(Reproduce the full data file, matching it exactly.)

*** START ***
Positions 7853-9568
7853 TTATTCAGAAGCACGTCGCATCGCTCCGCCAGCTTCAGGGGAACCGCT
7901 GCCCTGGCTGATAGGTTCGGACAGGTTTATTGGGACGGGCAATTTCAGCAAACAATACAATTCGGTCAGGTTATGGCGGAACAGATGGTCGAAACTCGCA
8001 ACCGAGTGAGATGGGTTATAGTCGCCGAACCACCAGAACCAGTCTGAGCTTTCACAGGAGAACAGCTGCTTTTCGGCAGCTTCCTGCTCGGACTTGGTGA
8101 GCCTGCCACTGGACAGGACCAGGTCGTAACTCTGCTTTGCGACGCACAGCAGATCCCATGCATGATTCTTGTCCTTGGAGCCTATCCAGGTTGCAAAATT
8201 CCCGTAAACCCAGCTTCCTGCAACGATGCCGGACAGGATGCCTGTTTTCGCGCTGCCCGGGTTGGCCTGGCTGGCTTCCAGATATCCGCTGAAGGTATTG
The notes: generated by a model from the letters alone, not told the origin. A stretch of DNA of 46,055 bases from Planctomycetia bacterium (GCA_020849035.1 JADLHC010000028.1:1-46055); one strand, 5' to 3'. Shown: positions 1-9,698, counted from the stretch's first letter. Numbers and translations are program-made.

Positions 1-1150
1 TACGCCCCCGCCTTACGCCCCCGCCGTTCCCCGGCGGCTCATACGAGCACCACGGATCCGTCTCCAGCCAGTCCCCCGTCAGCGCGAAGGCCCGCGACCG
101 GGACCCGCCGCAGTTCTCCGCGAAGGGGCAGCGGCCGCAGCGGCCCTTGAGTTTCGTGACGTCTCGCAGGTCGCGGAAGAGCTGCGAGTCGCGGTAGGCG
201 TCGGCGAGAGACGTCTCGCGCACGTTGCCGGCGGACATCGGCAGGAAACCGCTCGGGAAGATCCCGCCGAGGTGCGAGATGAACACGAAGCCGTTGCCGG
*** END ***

Positions 7853-9568
7853 TTATTCAGAAGCACGTCGCATCGCTCCGCCAGCTTCAGGGGAACCGCT
7901 GCCCTGGCTGATAGGTTCGGACAGGTTTATTGGGACGGGCAATTTCAGCAAACAATACAATTCGGTCAGGTTATGGCGGAACAGATGGTCGAAACTCGCA
8001 ACCGAGTGAGATGGGTTATAGTCGCCGAACCACCAGAACCAGTCTGAGCTTTCACAGGAGAACAGCTGCTTTTCGGCAGCTTCCTGCTCGGACTTGGTGA
8101 GCCTGCCACTGGACAGGACCAGGTCGTAACTCTGCTTTGCGACGCACAGCAGATCCCATGCATGATTCTTGTCCTTGGAGCCTATCCAGGTTGCAAAATT
8201 CCCGTAAACCCAGCTTCCTGCAACGATGCCGGACAGGATGCCTGTTTTCGCGCTGCCCGGGTTGGCCTGGCTGGCTTCCAGATATCCGCTGAAGGTATTG
The notes: generated by a model from the letters alone, not told the origin. A stretch of DNA of 46,055 bases from Planctomycetia bacterium (GCA_020849035.1 JADLHC010000028.1:1-46055); one strand, 5' to 3'. Shown: positions 1-9,698, counted from the stretch's first letter. Numbers and translations are program-made.

Positions 1-1150
1 TACGCCCCCGCCTTACGCCCCCGCCGTTCCCCGGCGGCTCATACGAGCACCACGGATCCGTCTCCAGCCAGTCCCCCGTCAGCGCGAAGGCCCGCGACCG
101 GGACCCGCCGCAGTTCTCCGCGAAGGGGCAGCGGCCGCAGCGGCCCTTGAGTTTCGTGACGTCTCGCAGGTCGCGGAAGAGCTGCGAGTCGCGGTAGGCG
201 TCGGCGAGAGACGTCTCGCGCACGTTGCCGGCGGACATCGGCAGGAAACCGCTCGGGAAGATCCCGCCGAGGTGCGAGATGAACACGAAGCCGTTGCCGG